Other than that, I can’t think of another movie or book where it’s been that big a deal for me. And though I LOVED Sixth Sense when I saw it years ago, I just realized that I haven’t watched it again since. It’s even in our dvd cabinet. Odd. I know I watched Mystery Men (that came out the same time) multiple times.

    Now I’ll have to watch it again and see if it matters, if it’s still a good movie without the surprise — because basing a story on one thing to the point it would be ruined if you knew in advance just doesn’t seem like a good idea. But I usually watch/read to connect with other characters not find out a specific idea or who killed someone I never knew. And I’ll read the next book because I like the characters.

  2. 2. Alma Alexander

    Uh – fingers faster than mind as usual – I was thinking of the more commonly accessible parts of the Odyssey being available for a couple of hundred years. The original, of course, is considerably older than that…

    And Clothdragon – data point – I’ve seen “Sixth Sense” after I knew the “secret” and enjoyed it as a nice mystery movie – but then I really did twig onto the “secret” in the first five minutes of my first run at it, so in theory that was the first time I watched it knowing the “secret. All the clues are right there for those who want to see them, actually. So I’m curious if you DID find out that it mattered, for you…

  3. 3. Elias McClellan

    Ms. Alexander, I agree totally. I read the devine trilogy in community college, at 25. Most in my class had already read it. I had an idea where we would be headed; same with Shakespear. Frankly, it was the journey. The beauty within the language. I’ve re-read (new translations) each book at least once since then. When I taught school, everyone of my kids saw Harry Potter and almost every girl in my class was working on the books; go figure.

    CDragon, I get what you’re saying about the magic of the moment. But truly, I wish somebody had told me what ‘Remains of the Day,’ was really about. The trailer sold me a ticket to a different movie than the one I saw. Same for ‘Million Dollar Baby’ don’t get me started on that mess with SL Jackson and J Moore.

    Commitment-shy, I don’t watch first-run TV shows; Top Chef aside. After season-one, I waited for the end of ‘The Wire.’ So I’m waiting to rent/buy Battlestar Galatica on DVD. Thankfully, I read a spoiler about the grand finale. Truly, I would’ve been… very unhappy, had I invested what little time I have into a show that ended on that note. Just my humble opinion.

  4. 4. Marie Brennan

    I’ve watched the movie Apollo 13 more than a dozen times, and I end up on the edge of my seat every. single. time. It isn’t like I don’t know what’s going to happen — hell, it’s history; there was never any doubt in the first place. But the story invariably has me empathizing with the characters, who don’t know, and so it is on their behalf that I’m holding my breath.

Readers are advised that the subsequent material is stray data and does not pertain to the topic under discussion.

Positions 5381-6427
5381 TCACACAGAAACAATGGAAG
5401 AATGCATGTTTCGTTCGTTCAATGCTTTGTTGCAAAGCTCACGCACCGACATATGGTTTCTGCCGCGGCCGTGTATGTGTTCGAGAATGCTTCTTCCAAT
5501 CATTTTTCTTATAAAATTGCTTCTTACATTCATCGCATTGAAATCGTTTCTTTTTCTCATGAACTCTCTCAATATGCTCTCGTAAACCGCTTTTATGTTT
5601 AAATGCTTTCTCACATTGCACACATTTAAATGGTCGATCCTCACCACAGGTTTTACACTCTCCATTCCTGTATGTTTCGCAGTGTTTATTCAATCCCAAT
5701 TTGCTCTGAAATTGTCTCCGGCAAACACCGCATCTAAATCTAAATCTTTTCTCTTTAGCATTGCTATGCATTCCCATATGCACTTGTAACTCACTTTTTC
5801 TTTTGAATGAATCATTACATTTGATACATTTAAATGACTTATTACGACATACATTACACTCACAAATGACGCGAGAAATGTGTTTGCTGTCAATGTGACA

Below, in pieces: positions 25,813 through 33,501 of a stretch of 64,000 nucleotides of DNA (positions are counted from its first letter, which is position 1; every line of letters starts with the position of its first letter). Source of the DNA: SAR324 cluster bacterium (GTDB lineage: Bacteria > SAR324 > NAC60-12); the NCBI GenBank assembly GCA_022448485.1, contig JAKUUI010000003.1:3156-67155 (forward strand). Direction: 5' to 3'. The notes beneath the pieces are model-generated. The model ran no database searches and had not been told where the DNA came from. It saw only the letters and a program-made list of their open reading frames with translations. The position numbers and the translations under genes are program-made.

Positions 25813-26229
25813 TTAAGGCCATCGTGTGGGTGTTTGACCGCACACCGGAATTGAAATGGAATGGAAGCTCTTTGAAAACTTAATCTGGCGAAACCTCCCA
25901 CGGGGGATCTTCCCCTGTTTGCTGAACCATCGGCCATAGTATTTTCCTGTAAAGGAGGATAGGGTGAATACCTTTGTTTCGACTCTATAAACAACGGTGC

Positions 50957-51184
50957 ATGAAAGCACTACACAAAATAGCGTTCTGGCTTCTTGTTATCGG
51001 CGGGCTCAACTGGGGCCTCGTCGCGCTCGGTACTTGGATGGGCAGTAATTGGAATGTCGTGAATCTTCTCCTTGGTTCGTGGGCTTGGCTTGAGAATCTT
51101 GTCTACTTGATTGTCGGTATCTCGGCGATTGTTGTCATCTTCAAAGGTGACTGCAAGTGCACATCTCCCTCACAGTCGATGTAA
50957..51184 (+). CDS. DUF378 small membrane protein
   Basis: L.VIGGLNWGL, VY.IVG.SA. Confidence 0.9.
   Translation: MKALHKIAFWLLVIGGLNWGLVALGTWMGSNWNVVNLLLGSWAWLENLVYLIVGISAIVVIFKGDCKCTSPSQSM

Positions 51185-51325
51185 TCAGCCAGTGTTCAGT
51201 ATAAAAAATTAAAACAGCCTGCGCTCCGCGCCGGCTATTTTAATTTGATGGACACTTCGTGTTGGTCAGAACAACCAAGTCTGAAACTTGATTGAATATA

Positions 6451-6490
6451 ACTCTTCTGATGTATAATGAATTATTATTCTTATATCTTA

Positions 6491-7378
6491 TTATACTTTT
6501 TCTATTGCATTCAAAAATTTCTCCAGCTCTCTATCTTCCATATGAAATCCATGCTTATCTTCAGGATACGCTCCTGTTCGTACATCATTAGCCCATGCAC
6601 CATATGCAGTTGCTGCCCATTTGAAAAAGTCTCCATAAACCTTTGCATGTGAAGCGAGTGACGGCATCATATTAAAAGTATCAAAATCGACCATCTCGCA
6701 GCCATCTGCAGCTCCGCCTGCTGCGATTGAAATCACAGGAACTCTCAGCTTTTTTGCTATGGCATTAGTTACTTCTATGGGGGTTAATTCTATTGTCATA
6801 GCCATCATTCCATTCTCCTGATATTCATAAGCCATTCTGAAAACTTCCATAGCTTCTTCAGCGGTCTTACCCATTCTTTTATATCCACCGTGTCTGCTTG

Having said that, I think some stories in particular (like twist endings) do deserve to be encountered for the first time without warning, even if they retain their worth once you know the secret. I tend to think along those lines more than a “statute of limitations” — I love the late-70s TV show The Sandbaggers, and will under no circumstances talk about a certain plot point around anybody who hasn’t seen it, because I think everybody should have the chance to be punched in the gut by it. :-) Whereas I’ll much more freely spoil points from more recent work, if their first-time impact is of a different sort.

  5. 5. Doug Hulick

    If I already know the snap/twist/one-off ending of a work, I apporach it differently. Rather than go along for the ride, I find myself analyzing the groundwork as it is being laid. Is this foreshadowing? Is it effective? Ah-ha, I can see how they will be able to circle back to event X later so that the ending makes sense. Wiat, how dos this apply to what I know is coming later? And so on.

    So while I agree that spoilers can be a drag in some instances, as a writer, I also see them as an opportunity to study how someone else is performing their craft and learn from it (or learn how to avoid their mistakes, as the case may be).

  6. 6. Tom

    Hasn’t Homer’s Odyssey been around since appr 400 BC or thereabouts? Hmmm, so I’d give it another century or two before it is safe to talk about it in public.

  7. 7. Mir

    Coming from a storytelling culture, my most beloved tales I’ve heard and told dozens of times. I love the familar story arc, caressing it as I tell – but each time I, whether teller or listener, am changed from my previous hearing. I am in a different mood, I’ve had a different experience, I am ready to hear a different subtext or have a different angle on the tale. They are never the same to me.

  8. 8. Adam Heine

    I think not knowing the secret can affect how much one loves the work.

    For example, I didn’t know the secret of Usual Suspects, so when I got there it was an OMG moment. And now it’s one of my favorite movies.

    I had heard the secret of Sixth Sense (though I don’t blame those who spoiled it since it had been years and years since the movie came out), and while I thought the movie was good, I don’t remember it very well. And I don’t care to watch it again.

    So I think, for those of us who watch movies over and over again even though they’re “spoiled”, a lot of it has to do more with remembering that first OMG moment. If we never had that moment because of a spoiler, would we love the movie just as much?

  9. 9. Lise

    One of the things about people using spoiler tags, or warning people of spoilers, is that means people care about a work enough to try and encourage people to experience it fresh they way that (we assume) they did.

    Think about movies like The Happening… it had a secret but people relished in dishing the secret to people who hadn’t seen it.

  10. 10. Adele

    Yup, I try to avoid spoilers of books in new releases but on old favourites(Good Omens for instance) I feel content to wax lyrical about all my favourite bits without guilt. There are some books and some movies that are spoiler sensitive, they tend to be the ones that don’t re read/re watch as well, but otherwise, not really seeing the problem.

Author Information

Alma Alexander

Alma Alexander is a novelist, short story writer and anthologist whose books include High Fantasy ("Hidden Quen""Changer of Days"), historical fantasy ("Secrets of Jin Shei", "Embers of Heaven"), contemporary fantasy ("Midnight at Spanish gardens") and YA (the Worldweavers series, the Were Chronicles). She lives in the Pacific Northwest with her husband and two cats. Visit site.